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TPB flags cyber-criminal threats for accountants

The TPB has urged accountants to bolster their cyber-security posture as they increasingly communicate online with staff and clients while working remotely.

Tax&Compliance Malavika Santhebennur 01 February 2022
— 3 minute read

Speaking to Accountants Daily, Tax Practitioners Board (TPB) board member Greg Lewis said that communicating securely online while staff work remotely is critical for accounting practices, whose employees may be scattered and working in their homes.


While offices would typically have inbuilt secure logins and multifactor authentication for websites and confidential information is shared over secure portals, these facilities might not be available to those working at home.

“Once you start moving outside your physical office environments, some of the protection mechanisms might not be available,” Mr Lewis warned.

“For example, I might not have the same firewalls in my home office that I normally would in my office environment.”

Cyber criminals have found it easier to target small-to-medium enterprises (SME) through various methods since they have transitioned to remote working, including business email compromise where criminals impersonate business representatives by using similar names, domains, and/or fraudulent logos as a legitimate organisation, or by using compromised email accounts and pretending to be a trusted party (such as a broker, real estate agent, or conveyancer).

A common scam associated with BEC is invoice fraud, where criminals impersonate other parties by compromising a vendor’s email account and accessing legitimate invoices. The criminals could then insert illegitimate bank details for settlements on those invoices and send them to customers with the compromised email account. The customer could assume that this request is legitimate and unknowingly send payments to the cyber-criminal’s bank account.

Weeks could pass by before the accounting practice identifies the cyber-criminal activity.

“I’ve just come across an example recently where someone got hacked and I think they were up for a ransom of over US$20,000,” Mr Lewis said.

To combat this criminal activity, Mr Lewis suggested that accounting practices could obtain cyber-security insurance, in addition to first and third-party insurance because a cyber attack could lock a business down for indefinite periods.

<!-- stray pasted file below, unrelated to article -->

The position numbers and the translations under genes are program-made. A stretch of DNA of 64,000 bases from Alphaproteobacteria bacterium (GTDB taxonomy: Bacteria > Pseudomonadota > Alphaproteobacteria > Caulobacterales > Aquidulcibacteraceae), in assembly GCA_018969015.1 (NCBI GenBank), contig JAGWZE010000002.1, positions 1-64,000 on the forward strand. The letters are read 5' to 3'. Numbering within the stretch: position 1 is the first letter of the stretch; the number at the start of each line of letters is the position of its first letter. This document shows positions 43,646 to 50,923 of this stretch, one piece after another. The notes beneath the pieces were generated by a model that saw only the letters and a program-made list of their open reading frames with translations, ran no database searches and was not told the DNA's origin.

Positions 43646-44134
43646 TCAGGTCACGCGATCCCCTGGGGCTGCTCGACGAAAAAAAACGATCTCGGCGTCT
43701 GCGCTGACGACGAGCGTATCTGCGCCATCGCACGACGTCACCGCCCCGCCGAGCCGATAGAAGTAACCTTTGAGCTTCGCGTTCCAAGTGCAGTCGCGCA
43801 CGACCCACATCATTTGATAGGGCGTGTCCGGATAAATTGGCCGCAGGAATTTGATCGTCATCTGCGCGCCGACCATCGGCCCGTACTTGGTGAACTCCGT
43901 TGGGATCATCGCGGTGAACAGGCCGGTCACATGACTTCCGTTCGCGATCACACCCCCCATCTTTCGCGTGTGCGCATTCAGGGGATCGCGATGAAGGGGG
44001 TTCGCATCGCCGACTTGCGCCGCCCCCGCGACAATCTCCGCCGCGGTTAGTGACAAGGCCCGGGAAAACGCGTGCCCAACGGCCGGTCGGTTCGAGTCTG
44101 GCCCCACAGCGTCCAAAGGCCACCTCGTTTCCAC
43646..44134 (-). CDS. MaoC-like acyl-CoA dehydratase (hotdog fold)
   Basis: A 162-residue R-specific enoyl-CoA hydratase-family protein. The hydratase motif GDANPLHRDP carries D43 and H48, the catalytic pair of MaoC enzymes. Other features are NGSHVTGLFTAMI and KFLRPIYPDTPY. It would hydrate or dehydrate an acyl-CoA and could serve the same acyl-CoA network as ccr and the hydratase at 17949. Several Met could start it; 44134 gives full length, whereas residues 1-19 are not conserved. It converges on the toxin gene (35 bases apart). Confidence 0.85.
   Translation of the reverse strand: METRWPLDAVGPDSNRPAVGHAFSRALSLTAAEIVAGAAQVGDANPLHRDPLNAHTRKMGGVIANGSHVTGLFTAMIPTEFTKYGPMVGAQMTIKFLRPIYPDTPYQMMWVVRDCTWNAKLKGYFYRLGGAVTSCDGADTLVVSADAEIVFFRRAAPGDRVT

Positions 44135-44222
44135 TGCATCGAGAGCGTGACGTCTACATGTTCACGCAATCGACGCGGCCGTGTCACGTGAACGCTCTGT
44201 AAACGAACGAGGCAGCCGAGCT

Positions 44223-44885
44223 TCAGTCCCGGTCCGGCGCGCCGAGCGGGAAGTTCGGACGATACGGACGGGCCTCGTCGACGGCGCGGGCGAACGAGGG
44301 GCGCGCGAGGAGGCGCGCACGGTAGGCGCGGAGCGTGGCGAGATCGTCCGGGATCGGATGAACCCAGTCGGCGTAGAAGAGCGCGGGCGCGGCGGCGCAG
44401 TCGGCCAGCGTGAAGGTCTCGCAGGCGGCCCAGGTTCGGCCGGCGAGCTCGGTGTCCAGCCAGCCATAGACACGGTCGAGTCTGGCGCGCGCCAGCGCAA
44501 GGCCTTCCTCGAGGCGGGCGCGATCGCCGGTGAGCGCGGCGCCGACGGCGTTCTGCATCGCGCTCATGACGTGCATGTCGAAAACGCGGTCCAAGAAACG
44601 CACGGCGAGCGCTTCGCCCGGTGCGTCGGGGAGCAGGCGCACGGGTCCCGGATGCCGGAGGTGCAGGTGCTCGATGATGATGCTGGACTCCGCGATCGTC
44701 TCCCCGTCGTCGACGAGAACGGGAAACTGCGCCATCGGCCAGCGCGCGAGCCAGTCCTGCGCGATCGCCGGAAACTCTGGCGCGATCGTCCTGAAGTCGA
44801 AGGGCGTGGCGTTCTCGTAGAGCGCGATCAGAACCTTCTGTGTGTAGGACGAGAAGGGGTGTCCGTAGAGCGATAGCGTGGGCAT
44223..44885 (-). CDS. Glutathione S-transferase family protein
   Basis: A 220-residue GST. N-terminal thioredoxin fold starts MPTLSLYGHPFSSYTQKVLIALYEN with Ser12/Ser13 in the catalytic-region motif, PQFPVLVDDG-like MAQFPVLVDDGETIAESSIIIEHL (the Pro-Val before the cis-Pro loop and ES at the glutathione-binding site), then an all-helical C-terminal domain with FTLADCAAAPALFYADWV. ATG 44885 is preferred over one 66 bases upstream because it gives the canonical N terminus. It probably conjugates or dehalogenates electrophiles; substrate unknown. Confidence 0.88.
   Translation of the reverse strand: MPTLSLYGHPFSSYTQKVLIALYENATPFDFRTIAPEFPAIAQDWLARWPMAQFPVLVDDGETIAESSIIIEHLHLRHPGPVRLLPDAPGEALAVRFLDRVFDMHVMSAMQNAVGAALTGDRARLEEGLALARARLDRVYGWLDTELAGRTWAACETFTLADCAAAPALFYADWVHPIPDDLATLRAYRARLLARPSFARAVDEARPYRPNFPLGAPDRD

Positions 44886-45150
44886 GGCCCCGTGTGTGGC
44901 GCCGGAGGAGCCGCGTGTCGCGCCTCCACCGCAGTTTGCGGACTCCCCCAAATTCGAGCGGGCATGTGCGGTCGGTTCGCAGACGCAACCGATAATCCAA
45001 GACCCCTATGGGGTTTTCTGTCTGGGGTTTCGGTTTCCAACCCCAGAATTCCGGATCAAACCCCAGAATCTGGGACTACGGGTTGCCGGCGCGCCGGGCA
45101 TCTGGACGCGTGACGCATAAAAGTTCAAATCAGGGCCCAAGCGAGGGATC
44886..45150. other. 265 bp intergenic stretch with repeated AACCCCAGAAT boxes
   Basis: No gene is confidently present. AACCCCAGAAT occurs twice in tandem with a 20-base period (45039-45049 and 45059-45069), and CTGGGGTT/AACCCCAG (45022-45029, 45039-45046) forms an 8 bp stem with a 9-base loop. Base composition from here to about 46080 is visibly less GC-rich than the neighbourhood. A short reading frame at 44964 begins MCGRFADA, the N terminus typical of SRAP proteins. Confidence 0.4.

Secondly, he recommended that practices assess their organisation’s level of risk of a cyber-security breach, and seek advice if they are unsure.

“If practices are unsure of their cybersecurity arrangements, they should step back and reflect,” Mr Lewis said.

“If need be, they should get some outside advice from someone who could look at their operations and find out what sorts of hardware and software they’ve got and how theyre protected.”

The increase in remote working has also prompted the TPB to focus on ensuring that accounting practices are maintaining adequate supervision and control when they are providing advice.

An information sheet issued by the TPB around supervisory arrangements under the Tax Agent Services Act 2009 has outlined considerations that could be relevant in determining whether remote supervisory arrangements are adequate.

These include (among others) frequency of contact and the methods of communication, whether the supervisor is available to be contacted at all times by staff, access to training and research resources while working remotely, management of workflow, particularly where the supervision and control are being exercised by an unrelated entity, and how documents are to be reviewed and feedback provided to staff.

“When we look at a practice, it’s about whether we’re comfortable with the level of supervision and control and whether the quality of work an employee is producing for a client is of the same standard as if they were working collaboratively in an office,” Mr Lewis said.

“Our other focus has been looking at how accounting practices approach problem solving in this remote working environment. That’s easier to do when you’re all in an office because you can have a discussion. How do you do that in a digital environment?”

Mr Lewis recommended accounting practices to access resources such as information sheets or liaise with experts and associations to access advice and guidance to plug any gaps around cyber security or supervision and control arrangements.

“Don’t assume you know everything, particularly in the digital world. If you don’t know something, recognise the issue and go and talk to someone,” he said.

“Do a health check of your digital environment and narrow down where you might need assistance. People sometimes miss the small, simple things but they are the ones that could be really important and make a huge difference.”

To hear more from Greg Lewis about the issues that could impact tax practitioners in the near future (including the TPB review), come along to the Accountants Daily Strategy Day.

Click here to book your tickets and make sure you don’t miss out.

TPB flags cyber-criminal threats for accountants
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